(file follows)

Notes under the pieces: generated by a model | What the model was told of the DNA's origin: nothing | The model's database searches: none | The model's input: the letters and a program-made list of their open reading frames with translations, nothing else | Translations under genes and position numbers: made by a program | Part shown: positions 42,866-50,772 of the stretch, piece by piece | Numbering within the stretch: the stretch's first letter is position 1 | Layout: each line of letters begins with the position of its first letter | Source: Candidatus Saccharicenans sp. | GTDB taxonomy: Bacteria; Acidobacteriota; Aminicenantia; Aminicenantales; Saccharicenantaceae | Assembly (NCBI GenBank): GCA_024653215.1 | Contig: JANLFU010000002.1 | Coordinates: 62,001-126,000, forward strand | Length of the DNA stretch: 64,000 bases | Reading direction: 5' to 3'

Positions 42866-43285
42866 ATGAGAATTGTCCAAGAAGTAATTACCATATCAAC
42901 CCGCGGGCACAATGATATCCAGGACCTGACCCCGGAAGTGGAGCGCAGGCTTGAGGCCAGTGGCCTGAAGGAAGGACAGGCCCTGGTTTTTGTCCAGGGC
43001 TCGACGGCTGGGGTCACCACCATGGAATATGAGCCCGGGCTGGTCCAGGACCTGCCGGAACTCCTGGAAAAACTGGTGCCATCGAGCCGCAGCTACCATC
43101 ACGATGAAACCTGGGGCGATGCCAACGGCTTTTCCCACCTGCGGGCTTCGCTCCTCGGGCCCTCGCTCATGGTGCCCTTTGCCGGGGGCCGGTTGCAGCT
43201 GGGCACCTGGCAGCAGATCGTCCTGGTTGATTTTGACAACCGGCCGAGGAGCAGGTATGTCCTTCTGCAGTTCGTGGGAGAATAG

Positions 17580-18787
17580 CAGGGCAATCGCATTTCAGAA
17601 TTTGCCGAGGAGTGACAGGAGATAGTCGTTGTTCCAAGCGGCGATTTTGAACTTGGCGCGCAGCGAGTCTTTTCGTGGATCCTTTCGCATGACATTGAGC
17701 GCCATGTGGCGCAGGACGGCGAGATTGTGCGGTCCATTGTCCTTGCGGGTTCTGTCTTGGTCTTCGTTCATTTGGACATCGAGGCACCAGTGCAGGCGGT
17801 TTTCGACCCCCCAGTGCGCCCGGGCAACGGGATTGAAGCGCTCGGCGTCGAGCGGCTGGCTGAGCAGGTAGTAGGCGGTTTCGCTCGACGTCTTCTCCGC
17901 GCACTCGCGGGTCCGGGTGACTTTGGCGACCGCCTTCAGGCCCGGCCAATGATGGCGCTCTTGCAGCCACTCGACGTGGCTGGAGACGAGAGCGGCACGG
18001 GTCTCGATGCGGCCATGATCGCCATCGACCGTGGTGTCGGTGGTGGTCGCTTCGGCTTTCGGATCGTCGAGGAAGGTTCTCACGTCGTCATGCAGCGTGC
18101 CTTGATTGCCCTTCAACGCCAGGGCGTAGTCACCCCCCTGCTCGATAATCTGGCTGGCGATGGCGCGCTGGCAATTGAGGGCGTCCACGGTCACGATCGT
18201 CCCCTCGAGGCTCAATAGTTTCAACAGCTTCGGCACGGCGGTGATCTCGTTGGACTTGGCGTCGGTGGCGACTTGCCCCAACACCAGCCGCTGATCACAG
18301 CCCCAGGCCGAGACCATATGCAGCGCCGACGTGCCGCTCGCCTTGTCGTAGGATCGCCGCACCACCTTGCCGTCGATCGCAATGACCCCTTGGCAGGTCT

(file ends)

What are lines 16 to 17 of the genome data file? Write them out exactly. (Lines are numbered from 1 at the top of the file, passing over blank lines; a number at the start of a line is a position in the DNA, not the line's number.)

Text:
18201 CCCCTCGAGGCTCAATAGTTTCAACAGCTTCGGCACGGCGGTGATCTCGTTGGACTTGGCGTCGGTGGCGACTTGCCCCAACACCAGCCGCTGATCACAG
18301 CCCCAGGCCGAGACCATATGCAGCGCCGACGTGCCGCTCGCCTTGTCGTAGGATCGCCGCACCACCTTGCCGTCGATCGCAATGACCCCTTGGCAGGTCT